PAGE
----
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  14. Nigel J. T. Thomas (1989). Experience and Theory as Determinants of Attitudes Toward Mental Representation: The Case of Knight Dunlap and the Vanishing Images of J.B. Watson. .
    Galton and subsequent investigators find wide divergences in people's subjective reports of mental imagery. Such individual differences might be taken to explain the peculiarly irreconcilable disputes over the nature and cognitive significance of imagery which have periodically broken out among psychologists and philosophers. However, to so explain these disputes is itself to take a substantive and questionable position on the cognitive role of imagery. This article distinguishes three separable issues over which people can be "for" or "against" mental images. Conflation (...)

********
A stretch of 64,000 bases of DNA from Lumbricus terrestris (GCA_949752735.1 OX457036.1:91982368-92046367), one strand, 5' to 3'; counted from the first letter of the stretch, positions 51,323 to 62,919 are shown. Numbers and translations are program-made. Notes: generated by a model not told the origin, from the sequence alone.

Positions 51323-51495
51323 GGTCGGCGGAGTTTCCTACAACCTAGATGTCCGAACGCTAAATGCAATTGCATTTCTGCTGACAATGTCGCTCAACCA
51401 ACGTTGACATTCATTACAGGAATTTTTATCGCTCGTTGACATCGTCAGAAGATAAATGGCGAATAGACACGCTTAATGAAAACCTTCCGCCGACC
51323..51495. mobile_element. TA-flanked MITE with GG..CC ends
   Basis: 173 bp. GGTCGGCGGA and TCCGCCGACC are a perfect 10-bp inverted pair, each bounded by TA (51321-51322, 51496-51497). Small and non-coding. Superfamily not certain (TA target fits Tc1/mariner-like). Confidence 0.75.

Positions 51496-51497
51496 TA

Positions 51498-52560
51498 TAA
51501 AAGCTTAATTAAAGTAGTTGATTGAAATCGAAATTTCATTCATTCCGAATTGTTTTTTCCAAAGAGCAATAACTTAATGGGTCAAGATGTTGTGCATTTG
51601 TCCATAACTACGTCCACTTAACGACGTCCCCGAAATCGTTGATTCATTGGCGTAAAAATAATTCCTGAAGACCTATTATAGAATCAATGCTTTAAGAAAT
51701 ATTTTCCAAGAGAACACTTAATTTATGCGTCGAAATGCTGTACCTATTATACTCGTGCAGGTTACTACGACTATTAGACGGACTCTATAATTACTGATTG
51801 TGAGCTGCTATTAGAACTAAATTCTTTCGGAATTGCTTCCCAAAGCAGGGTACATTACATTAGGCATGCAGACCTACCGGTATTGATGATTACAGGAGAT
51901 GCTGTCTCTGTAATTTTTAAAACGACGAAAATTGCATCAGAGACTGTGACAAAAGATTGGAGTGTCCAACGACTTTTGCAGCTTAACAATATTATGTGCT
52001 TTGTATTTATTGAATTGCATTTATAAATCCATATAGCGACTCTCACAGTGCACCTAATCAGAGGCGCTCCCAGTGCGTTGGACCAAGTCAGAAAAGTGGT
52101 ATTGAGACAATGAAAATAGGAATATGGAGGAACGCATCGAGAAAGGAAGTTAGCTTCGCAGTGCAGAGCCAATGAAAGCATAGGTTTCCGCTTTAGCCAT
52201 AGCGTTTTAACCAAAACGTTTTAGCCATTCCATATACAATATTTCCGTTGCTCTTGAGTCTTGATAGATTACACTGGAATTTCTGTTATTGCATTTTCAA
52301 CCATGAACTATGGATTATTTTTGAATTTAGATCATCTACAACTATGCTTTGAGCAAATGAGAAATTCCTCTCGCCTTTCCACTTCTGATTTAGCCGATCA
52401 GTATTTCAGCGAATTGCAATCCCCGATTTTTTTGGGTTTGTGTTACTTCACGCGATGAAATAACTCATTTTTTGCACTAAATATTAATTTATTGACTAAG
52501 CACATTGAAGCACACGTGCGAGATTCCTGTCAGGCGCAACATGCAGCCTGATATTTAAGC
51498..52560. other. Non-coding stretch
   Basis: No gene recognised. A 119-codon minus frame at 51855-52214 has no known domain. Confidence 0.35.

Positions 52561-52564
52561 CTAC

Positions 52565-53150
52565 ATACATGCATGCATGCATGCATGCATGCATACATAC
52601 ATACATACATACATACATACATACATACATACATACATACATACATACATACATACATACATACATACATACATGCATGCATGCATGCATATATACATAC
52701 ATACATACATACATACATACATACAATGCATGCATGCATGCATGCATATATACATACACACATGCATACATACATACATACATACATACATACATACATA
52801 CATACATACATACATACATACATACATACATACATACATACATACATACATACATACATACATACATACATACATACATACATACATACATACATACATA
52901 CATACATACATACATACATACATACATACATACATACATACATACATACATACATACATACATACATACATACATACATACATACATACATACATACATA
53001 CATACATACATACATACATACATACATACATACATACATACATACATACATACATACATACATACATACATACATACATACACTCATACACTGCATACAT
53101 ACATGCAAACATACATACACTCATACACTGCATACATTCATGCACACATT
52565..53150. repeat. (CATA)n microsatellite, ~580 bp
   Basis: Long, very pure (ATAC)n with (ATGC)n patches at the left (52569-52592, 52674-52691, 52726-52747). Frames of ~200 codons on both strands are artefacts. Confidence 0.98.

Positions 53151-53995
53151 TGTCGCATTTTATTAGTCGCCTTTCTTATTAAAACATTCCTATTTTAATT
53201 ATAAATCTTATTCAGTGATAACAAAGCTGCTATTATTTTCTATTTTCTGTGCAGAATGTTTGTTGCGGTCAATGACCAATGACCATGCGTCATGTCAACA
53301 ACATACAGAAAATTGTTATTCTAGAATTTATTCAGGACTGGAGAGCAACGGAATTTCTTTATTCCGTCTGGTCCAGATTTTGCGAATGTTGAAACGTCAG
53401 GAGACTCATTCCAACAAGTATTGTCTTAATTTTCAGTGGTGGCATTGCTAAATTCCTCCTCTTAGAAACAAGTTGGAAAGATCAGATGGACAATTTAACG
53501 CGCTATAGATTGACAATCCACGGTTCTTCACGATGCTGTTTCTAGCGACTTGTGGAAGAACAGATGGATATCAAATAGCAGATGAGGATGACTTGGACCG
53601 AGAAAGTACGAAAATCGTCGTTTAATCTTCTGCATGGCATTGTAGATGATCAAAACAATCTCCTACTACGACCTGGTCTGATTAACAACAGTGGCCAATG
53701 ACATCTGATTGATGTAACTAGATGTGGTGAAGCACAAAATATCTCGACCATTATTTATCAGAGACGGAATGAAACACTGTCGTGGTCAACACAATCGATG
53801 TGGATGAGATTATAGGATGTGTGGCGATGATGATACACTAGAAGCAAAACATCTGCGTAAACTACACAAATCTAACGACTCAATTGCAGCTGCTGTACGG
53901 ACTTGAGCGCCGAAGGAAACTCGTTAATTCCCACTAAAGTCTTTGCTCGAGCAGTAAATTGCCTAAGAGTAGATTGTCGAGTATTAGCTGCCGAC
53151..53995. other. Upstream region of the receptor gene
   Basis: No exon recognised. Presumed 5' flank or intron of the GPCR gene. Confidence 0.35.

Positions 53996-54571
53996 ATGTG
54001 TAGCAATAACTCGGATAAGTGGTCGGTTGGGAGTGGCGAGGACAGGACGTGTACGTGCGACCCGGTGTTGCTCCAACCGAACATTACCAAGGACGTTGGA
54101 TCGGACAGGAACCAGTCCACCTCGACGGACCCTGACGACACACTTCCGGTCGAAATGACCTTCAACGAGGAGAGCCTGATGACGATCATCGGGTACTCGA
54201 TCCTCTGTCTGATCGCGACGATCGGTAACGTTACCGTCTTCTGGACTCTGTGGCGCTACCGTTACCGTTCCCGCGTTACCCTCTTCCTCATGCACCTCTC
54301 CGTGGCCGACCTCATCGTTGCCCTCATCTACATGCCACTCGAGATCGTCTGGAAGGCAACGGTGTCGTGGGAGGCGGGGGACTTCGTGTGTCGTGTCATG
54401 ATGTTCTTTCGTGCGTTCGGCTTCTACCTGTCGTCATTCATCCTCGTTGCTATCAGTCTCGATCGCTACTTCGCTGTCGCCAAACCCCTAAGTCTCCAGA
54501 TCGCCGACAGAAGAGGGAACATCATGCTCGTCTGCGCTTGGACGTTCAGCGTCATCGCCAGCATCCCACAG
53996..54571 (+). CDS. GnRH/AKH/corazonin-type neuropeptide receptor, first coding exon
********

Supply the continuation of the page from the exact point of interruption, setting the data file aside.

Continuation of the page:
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  15. Bruce A. Thyer (ed.) (1999). The Philosophical Legacy of Behaviorism. Kluwer Academic Publishers.
    The Philosophical Legacy of Behaviorism is the first book to describe the unique contributions of a behavioral perspective to the major issues of philosophy. Leading behavioral philosophers and psychologists have contributed chapters on: the origins of behaviorism as a philosophy of science; the basic principles of behaviorism; ontology; epistemology; values and ethics; free will, determinism and self-control; and language and verbal behavior. A concluding chapter provides an overview of some scholarly criticisms of behavioral philosophy. Far from espousing a `black box' (...)
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  16. Stephen C. Yanchar (1998). Review of Behavior and Personality: Psychological Behaviorism. [REVIEW] Journal of Theoretical and Philosophical Psychology 18 (1):61-69.
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  17. G. E. Zuriff (1985). Behaviorism: A Conceptual Reconstruction. Columbia University Press.